Manage Your Anxiety & Depression Symptoms So You Can Live Your Best Life
Unfortunately, we live in a time when most people we meet have struggled with anxiety, depression, or both. We see and hear about anxiety and depression everywhere and we’re certainly getting better at identifying these two persistent pests.
For some odd reason, however, it’s easier to see the symptoms in others and ignore them when they’re plaguing us, or to write them off as something else. It’s important to know the signs, have an honest check-in with yourself, see a professional, and actually follow through with your treatment plan so you can get back to feeling your best.
It can be difficult to recognize when you are experiencing anxiety, and the same can be said of depression. Symptoms can vary from person to person, and many of the signs can be subtle.
You’ll need to pay special attention to physical sensations, mental or emotional states, or behaviors that could be signs of anxiety or depression. Even though it’s probably a review of something you already know, here are a few reminders of what you’re looking for—just in case you’re ignoring a sign or two.
There are several signs of anxiety you can look out for. Physical symptoms like chest tightness, difficulty breathing, rapid heartbeat, trembling, or muscle tension can be signs of anxiety. You may experience one or more of these together. These symptoms are easier to notice, but the signs of anxiety can be rather subtle, too.
You may notice mental and emotional states such as feeling overwhelmed, irritable, on edge, or having difficulty concentrating. These can also be indicators of anxiety. Additionally, you may notice changes in your behavior such as avoiding certain activities or people, or feeling unable to relax.
Some signs of anxiety that people may miss include difficulty sleeping, increased sensitivity to sound or light, difficulty concentrating, feelings of hopelessness, and increased isolation. People may not recognize the signs of anxiety that can be symptoms of many things. Those include changes in eating habits, such as overeating or undereating, or changes in digestive system sensations, such as nausea.
Being aware of these subtle signs of anxiety can help you identify it quicker. Talk to a mental health professional if you think you are struggling with anxiety.
The signs of depression can be stealthy enough to slip right by you too, but an honest look at how you’ve been feeling can be revealing.
Be aware of physical symptoms such as fatigue, changes in appetite or weight, and difficulty sleeping—any of these can point to depression. Mental and emotional states such as persistent feelings of sadness, hopelessness, and worthlessness can also indicate depression. You may also notice changes in your behavior, such as withdrawing from activities and social interaction, or feeling unable to complete tasks or make decisions.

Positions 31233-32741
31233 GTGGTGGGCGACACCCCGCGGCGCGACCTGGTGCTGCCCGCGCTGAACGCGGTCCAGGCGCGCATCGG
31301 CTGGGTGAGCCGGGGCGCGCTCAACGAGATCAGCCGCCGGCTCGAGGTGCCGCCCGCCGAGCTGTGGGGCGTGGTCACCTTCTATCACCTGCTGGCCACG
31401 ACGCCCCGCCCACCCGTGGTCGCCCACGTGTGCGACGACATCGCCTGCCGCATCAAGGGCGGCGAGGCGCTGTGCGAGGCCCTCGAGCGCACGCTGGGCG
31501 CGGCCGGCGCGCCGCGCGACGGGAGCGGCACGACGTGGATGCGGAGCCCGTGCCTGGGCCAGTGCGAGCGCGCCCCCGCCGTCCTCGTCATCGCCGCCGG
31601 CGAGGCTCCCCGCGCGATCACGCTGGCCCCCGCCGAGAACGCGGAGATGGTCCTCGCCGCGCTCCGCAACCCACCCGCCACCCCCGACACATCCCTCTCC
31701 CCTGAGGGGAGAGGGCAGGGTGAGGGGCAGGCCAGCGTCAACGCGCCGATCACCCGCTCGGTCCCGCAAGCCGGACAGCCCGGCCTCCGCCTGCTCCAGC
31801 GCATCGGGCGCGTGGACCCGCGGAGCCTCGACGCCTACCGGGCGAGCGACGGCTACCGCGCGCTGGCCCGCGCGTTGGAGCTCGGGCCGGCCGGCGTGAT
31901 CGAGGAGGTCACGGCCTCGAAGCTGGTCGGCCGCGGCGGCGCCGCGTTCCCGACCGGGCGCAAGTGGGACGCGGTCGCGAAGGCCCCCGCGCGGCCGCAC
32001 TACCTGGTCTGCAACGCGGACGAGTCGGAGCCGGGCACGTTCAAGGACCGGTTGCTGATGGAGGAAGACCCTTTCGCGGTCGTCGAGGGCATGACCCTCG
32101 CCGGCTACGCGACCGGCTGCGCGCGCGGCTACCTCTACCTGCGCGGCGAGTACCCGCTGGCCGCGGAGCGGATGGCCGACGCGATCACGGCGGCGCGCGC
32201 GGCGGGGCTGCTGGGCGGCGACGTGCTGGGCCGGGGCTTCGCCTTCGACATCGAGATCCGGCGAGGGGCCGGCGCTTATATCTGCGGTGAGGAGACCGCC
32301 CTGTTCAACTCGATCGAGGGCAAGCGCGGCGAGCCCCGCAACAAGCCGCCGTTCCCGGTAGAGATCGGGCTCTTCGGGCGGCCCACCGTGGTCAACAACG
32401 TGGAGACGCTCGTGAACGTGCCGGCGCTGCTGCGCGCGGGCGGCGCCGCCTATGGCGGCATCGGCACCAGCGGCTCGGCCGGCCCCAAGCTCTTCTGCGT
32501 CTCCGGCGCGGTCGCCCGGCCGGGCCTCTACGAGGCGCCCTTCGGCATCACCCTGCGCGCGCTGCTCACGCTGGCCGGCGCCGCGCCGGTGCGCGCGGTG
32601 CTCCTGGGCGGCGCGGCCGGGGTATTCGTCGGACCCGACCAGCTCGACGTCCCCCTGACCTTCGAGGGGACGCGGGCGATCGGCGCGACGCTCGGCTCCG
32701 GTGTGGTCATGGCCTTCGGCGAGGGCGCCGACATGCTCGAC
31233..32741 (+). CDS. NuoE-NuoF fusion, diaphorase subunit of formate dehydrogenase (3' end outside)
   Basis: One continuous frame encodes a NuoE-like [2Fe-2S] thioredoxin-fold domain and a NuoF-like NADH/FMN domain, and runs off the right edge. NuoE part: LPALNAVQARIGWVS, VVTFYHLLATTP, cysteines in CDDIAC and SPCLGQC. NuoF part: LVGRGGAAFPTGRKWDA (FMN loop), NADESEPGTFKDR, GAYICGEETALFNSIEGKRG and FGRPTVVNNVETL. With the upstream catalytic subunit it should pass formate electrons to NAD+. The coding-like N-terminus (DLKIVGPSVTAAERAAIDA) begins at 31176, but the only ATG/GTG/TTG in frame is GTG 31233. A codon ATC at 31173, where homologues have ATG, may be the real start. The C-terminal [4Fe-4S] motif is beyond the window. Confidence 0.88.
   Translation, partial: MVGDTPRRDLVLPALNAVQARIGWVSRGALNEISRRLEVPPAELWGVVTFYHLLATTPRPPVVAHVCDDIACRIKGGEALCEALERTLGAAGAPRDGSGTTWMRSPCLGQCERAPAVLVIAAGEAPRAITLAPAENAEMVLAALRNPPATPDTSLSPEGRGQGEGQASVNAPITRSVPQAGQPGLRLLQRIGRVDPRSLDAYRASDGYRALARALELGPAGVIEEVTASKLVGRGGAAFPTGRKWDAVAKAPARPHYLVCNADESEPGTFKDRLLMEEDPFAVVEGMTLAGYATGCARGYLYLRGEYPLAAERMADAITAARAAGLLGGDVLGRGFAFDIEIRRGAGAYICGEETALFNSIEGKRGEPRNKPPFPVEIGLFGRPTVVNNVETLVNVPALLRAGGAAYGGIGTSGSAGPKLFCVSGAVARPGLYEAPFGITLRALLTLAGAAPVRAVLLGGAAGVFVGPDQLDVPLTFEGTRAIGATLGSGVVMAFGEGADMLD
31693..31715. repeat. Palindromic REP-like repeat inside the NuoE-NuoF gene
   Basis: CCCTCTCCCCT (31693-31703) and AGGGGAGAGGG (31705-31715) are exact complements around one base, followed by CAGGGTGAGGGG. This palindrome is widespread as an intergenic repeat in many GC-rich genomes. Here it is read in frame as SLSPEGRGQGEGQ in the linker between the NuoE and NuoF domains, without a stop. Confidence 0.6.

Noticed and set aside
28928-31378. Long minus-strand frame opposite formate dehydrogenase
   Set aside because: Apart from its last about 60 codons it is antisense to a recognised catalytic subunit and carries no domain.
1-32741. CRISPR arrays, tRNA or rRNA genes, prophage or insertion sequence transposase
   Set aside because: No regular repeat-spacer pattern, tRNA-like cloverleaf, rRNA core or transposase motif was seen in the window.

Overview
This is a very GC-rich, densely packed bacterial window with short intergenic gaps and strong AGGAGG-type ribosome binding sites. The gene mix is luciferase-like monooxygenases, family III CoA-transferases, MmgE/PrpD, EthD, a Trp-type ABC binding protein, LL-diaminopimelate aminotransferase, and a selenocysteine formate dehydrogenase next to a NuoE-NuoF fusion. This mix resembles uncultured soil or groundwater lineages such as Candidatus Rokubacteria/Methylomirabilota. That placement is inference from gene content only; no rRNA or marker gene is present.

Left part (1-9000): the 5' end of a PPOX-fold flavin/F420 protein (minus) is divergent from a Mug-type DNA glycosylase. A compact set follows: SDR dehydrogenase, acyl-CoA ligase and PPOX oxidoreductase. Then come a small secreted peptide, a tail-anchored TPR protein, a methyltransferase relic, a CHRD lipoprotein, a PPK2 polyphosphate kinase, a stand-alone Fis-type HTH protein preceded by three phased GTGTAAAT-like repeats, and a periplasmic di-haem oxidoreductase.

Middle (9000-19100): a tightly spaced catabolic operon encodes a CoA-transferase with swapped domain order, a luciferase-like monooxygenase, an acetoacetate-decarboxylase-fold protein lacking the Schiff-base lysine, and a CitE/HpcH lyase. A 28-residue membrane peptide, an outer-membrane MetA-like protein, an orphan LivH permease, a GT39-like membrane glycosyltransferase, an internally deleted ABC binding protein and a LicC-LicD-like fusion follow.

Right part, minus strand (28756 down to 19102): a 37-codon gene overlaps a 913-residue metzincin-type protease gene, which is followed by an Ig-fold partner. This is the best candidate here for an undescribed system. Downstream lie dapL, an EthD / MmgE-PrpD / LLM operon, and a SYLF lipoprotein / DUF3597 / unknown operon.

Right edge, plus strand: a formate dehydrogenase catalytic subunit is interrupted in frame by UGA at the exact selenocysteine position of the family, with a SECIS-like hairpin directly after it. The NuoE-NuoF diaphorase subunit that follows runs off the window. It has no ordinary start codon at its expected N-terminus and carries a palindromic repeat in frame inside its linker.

Just like with anxiety, there are a few signs of depression that people have trouble identifying. Watch for symptoms like increased irritability, the feeling that nothing much seems fun anymore, impaired memory or concentration, and increased feelings of guilt or shame.
Because they’re so common, people often don’t recognize physical symptoms like headaches, backaches, or digestive issues as signs of depression. While it’s true that everyone has these from time to time, if they’re happening more regularly, you may want to speak to a doctor.
Experiencing Anxiety + Depression Together
When someone experiences both anxiety and depression at the same time, they soon find out that managing both conditions is a challenge. But letting them go untreated can lead to more severe symptoms.
Anxiety and depression can feed off each other, creating a cycle of symptoms that can be difficult to break. When someone experiences both simultaneously, it can feel like an overwhelming and exhausting experience. In fact, when the symptoms of both compound, it often leads to physical, mental, and emotional exhaustion.
People may feel overwhelmed by their own thoughts and emotions. You may notice that it’s a challenge to concentrate, you might have difficulty sleeping, and you will likely feel unmotivated. Additionally, you could feel a sense of hopelessness, as if you are stuck in an unending cycle of persistent symptoms.
Take Action and Get Your Life Back
Living with anxiety or depression can keep us in a state of frozen apathy, and there’s an even better chance of losing motivation to do anything about them when you experience these two together. But this is when it’s super important to take notice of how you’re feeling and fight to change it.
You might feel resistance to the idea of getting help for your symptoms. It may even seem a bit like you’re having an argument with yourself. You may think you need to see a doctor one day and think you’ve imagined your problems the next. You’re essentially fighting to get back into the driver’s seat instead of letting your brain continually drive you in circles through Anxiety Village and Depression City.
Whether it feels possible or not, you can get your life back on track. If you think you may be struggling with anxiety, depression, or both, it's important to talk to a mental health professional. A qualified healthcare provider can accurately provide a diagnosis and treat you. They can also help you develop strategies to manage your symptoms and reduce the impact they have on your life.
Even if you don’t feel like it, seeking professional help is the best way to ensure you get the support you need to manage your symptoms. Treatments such as cognitive behavioral therapy, mindfulness, and medication can help and are the most commonly prescribed treatments. Be honest with yourself and see someone about your symptoms, you’ll feel better!